To write about a future vision of Architecture asks for a systematic concept on how we can blend competing interests and possibilities, be they of technological, economical or social nature, into a building practice. I don´t have this systematic idea that is applicable for all cases at hand. I mostly work on “Wicked Problems” as Donald Schoen would call them. These are problems that mutate while you work on them. Maybe I am the wrong one to ask to write a manifest.
I am not Marinetti. But I know what I strive for.
I will try to explain why I am doing what I am doing through an example.
A couple of years ago I was visiting the site of the Sagrada Familia Church in Barcelona with a group of students. I separated myself from the rest to experience the building alone. The site was under full production with stonemasons working and groups of tourists running through the aisles. I was going down to the basement, passing screens that showed some CATIA models and explained some geometric methods on how a specific part of the Passion-facade was developed. I descended into the model workshop and looked at the collection of analog and digital models that were at display, with the hanging model of the Colònia Güell church as the center piece.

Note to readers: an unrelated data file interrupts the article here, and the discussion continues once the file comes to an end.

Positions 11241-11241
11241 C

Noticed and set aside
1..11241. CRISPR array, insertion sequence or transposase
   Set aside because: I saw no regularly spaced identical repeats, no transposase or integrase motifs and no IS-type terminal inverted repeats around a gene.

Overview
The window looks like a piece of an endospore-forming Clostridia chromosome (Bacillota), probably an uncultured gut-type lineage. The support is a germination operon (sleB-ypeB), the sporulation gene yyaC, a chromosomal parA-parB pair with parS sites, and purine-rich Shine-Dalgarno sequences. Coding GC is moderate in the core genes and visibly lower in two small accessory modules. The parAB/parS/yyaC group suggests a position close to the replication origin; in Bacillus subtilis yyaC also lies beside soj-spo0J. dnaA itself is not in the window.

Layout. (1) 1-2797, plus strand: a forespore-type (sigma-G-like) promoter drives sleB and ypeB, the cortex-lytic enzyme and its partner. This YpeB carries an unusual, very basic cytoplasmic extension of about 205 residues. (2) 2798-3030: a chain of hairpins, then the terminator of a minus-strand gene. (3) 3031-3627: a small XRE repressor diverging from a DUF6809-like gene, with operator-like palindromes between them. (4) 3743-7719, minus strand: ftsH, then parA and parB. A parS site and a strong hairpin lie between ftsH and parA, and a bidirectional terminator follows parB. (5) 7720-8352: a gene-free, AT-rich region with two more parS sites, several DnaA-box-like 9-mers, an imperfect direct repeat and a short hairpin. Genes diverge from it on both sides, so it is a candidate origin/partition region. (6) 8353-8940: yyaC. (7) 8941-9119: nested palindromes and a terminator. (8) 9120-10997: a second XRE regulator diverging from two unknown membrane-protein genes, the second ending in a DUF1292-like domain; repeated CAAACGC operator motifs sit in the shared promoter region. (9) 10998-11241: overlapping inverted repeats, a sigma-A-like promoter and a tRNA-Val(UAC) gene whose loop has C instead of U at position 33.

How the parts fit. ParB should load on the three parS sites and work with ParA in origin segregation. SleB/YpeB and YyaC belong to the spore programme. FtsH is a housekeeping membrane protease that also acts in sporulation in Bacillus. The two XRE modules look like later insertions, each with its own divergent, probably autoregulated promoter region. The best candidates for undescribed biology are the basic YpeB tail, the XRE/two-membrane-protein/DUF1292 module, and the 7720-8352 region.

I was looking at an architectural practice that worked with tradition and experiment, it seemed like a continuous romantic attempt to gather the best what a civilization could provide at that specific point in time, augmenting knowledge through practice. The idea of a building site that is still there when I will be gone someday was appealing since it negotiated the author through time, the Individual faded while the Whole became sharper in its contours. This experience had something uplifting humane that blended technology, spirituality, knowledge, geometry and death into a building.
At what stage this blend was taken place I was unable to tell; it seemed as if the disciplines were melting at a certain point of execution into another state that then “made” the building.
All this was not the factual reality, but my experience was.
I want to be part of a culture that does these things.